It is difficult to imagine being expelled today for an act as innocuous as writing a feather-ruffling poem, but that is exactly what happened to former Acadia student Robert Fiander in 1959.
On the afternoon of March 14th, students, faculty, and community members alike gathered in the Fountain Commons to learn about the “Fiander Fiasco.” The presentation was lead by a group of sociology students in a Graduate Research methods class, detailing the expulsion of Acadia student Robert “Bob” Fiander nearly sixty years ago. Fiander’s expulsion was based on the grounds of “foul blasphemy” regarding the controversial poem that he had penned and published in the Athenaeum. On February 3rd, 1959, Fiander received a letter from the then president, Dr. Watson Kirconnel, informing him of not only his suspension but demanding he leave the town of Wolfville. The grounds of suspension? Foul blasphemy, regarding a poem he had written for the student newspaper, the Athenaeum, titled “Paradoxically Speaking.”
Sociology students involved in the project were in their fourth year or doing a graduate degree. There were six students who presented their findings and the story of Fiander, as follows: Kate Dalrymple, Nora Allen, Sulemain Semalulu, Elise Snow-Kropla, Jessica Bundy, and Vicki Archer. The student researchers noted that putting the pieces of Fiander’s story together was not an easy task. The researchers had little information regarding Fiander to work from, and had to refer to archival sources, interviews with students at the time of Fiander’s Acadia career, and interviews with his relatives. Through months of work and dedication to the project, the students uncovered events leading up to Fiander’s expulsion, deliberations regarding the poem and his dismissal from Acadia, as well as those involved in and opposed to the process.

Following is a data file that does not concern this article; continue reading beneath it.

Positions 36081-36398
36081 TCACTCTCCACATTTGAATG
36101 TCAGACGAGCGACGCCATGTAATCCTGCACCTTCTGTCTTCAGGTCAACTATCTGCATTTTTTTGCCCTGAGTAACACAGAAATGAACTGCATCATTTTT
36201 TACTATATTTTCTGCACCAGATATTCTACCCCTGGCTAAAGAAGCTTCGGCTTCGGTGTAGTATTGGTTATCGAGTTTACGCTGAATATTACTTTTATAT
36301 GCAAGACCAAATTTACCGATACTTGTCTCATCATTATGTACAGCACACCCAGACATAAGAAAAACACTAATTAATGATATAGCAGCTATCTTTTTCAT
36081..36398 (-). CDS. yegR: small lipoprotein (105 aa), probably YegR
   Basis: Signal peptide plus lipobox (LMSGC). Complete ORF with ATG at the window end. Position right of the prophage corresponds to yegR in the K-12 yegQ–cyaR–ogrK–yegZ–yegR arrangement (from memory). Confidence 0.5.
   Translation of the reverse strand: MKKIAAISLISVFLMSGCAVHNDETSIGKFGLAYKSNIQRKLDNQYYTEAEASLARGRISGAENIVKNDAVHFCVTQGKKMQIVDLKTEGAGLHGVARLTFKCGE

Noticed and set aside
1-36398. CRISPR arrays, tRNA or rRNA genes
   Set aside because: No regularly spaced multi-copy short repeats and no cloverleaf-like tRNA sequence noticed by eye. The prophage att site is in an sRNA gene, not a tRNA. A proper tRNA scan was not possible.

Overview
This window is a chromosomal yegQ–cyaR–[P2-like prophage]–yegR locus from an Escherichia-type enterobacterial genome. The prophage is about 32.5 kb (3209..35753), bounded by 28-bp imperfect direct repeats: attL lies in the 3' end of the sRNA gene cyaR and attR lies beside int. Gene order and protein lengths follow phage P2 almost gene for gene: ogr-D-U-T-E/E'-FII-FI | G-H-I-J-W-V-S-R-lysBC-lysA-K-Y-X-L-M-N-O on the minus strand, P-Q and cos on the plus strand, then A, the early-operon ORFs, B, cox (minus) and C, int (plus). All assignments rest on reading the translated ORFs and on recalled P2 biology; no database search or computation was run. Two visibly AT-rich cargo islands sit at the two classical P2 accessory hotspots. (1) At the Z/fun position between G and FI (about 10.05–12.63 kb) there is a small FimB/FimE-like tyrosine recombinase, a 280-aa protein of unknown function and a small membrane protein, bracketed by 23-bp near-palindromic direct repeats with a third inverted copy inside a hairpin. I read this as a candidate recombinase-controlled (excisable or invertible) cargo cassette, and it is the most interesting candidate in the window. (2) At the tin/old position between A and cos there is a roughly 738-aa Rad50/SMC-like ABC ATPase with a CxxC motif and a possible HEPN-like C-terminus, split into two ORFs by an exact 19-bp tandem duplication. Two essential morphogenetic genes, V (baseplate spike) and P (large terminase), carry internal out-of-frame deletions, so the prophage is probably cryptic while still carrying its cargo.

Dr. Zelda Abramson, a sociology professor who aided the students in the project, introduced the project, emphasizing that Robert “Bob” Fiander’s situation had sparked interest in not only his expulsion, but his life, his personality, and the wider Acadia culture at that time. The crowd listened as Dr. Jessica Slights of the English department performed the poem that Fiander penned. Slights asked that the audience imagine that they were being transported back to 1959 as she delivered the poem in the satirical and conversational style Fiander had intended.
Stressed was the importance to understand historical and cultural context at this time. Researchers spoke to the cultural context of Acadia in 1959, highlighting the community standards and social pressures, sharp gender roles, taboos that continued to surround alcohol and the “slight religious undertone” of Acadia’s Baptist roots. Acadia at the time housed less than 1000 students, of whom most lived in residence. The town of Wolfville, still largely dominated by conservative values, was very separate from the school, often at odds with Acadia’s more liberal body of students. Also characteristic of the time were strict rules, regulation, and punishment deemed “moralistic,” but the lack of formal documents and communication of these students presented another intervening factor. Especially relevant was the existence of a demerit system, one that Fiander seemed to have encountered before the poem.
The students also delved deeper in to Fiander’s situation, regarding who made the decision to have him expelled from Acadia. Although on the surface it appeared that it had been the singular motion of President Kirconnel, further research proved otherwise. The importance of the student judicial committee and students’ input in the event as well as the minutes of the Board of Governor’s presented a story that showed both support for and disdain for Fiander.
The presentation finished with an analysis of the poem from Dr. William Brackney of the Divinity College. Dr. Brackney provided insight on to the content of the poem, and the contempt of god and sacred people, such as alluding to the Virgin Mary and the death of Christ in a very untraditional manner. Ultimately, he expressed that although “blasphemy” was a harsh assertion, the piece certainly did contain many elements that could certainly bring about a negative reaction from the Baptist Community that Acadia housed at the time.
Blasphemous or not, the poem is certainly communicative of Fiander’s intelligence, wit, and willingness to bring dominant and traditional modes of thinking in to authority. The group of student researchers did a phenomenal job not only uncovering details of Fiander’s time at Acadia, but of portraying the climate of Acadia in the late 1950s, and of humanizing Fiander so that he is not to be forgotten.